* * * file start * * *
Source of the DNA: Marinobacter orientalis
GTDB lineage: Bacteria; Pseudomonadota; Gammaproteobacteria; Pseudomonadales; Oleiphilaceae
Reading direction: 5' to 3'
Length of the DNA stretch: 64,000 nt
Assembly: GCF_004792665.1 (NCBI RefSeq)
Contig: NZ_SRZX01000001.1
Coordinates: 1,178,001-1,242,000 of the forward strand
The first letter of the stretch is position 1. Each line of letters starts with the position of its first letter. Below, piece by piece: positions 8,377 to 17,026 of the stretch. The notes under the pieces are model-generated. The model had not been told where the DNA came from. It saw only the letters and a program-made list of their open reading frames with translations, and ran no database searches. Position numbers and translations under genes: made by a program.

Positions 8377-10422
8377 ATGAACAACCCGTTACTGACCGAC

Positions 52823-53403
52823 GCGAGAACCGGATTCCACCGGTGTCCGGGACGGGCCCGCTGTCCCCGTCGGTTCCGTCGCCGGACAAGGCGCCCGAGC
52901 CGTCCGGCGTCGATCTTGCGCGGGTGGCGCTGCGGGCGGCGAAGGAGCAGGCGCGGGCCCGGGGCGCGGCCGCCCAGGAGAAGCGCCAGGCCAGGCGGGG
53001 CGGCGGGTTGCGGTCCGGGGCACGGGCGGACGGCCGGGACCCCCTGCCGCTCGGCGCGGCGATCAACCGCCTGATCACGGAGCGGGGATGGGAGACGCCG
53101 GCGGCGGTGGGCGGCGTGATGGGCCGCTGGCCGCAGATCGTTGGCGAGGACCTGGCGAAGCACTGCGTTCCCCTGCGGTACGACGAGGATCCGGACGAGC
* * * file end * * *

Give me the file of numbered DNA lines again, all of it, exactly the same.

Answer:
Source of the DNA: Marinobacter orientalis
GTDB lineage: Bacteria; Pseudomonadota; Gammaproteobacteria; Pseudomonadales; Oleiphilaceae
Reading direction: 5' to 3'
Length of the DNA stretch: 64,000 nt
Assembly: GCF_004792665.1 (NCBI RefSeq)
Contig: NZ_SRZX01000001.1
Coordinates: 1,178,001-1,242,000 of the forward strand
The first letter of the stretch is position 1. Each line of letters starts with the position of its first letter. Below, piece by piece: positions 8,377 to 17,026 of the stretch. The notes under the pieces are model-generated. The model had not been told where the DNA came from. It saw only the letters and a program-made list of their open reading frames with translations, and ran no database searches. Position numbers and translations under genes: made by a program.

Positions 8377-10422
8377 ATGAACAACCCGTTACTGACCGAC

Positions 52823-53403
52823 GCGAGAACCGGATTCCACCGGTGTCCGGGACGGGCCCGCTGTCCCCGTCGGTTCCGTCGCCGGACAAGGCGCCCGAGC
52901 CGTCCGGCGTCGATCTTGCGCGGGTGGCGCTGCGGGCGGCGAAGGAGCAGGCGCGGGCCCGGGGCGCGGCCGCCCAGGAGAAGCGCCAGGCCAGGCGGGG
53001 CGGCGGGTTGCGGTCCGGGGCACGGGCGGACGGCCGGGACCCCCTGCCGCTCGGCGCGGCGATCAACCGCCTGATCACGGAGCGGGGATGGGAGACGCCG
53101 GCGGCGGTGGGCGGCGTGATGGGCCGCTGGCCGCAGATCGTTGGCGAGGACCTGGCGAAGCACTGCGTTCCCCTGCGGTACGACGAGGATCCGGACGAGC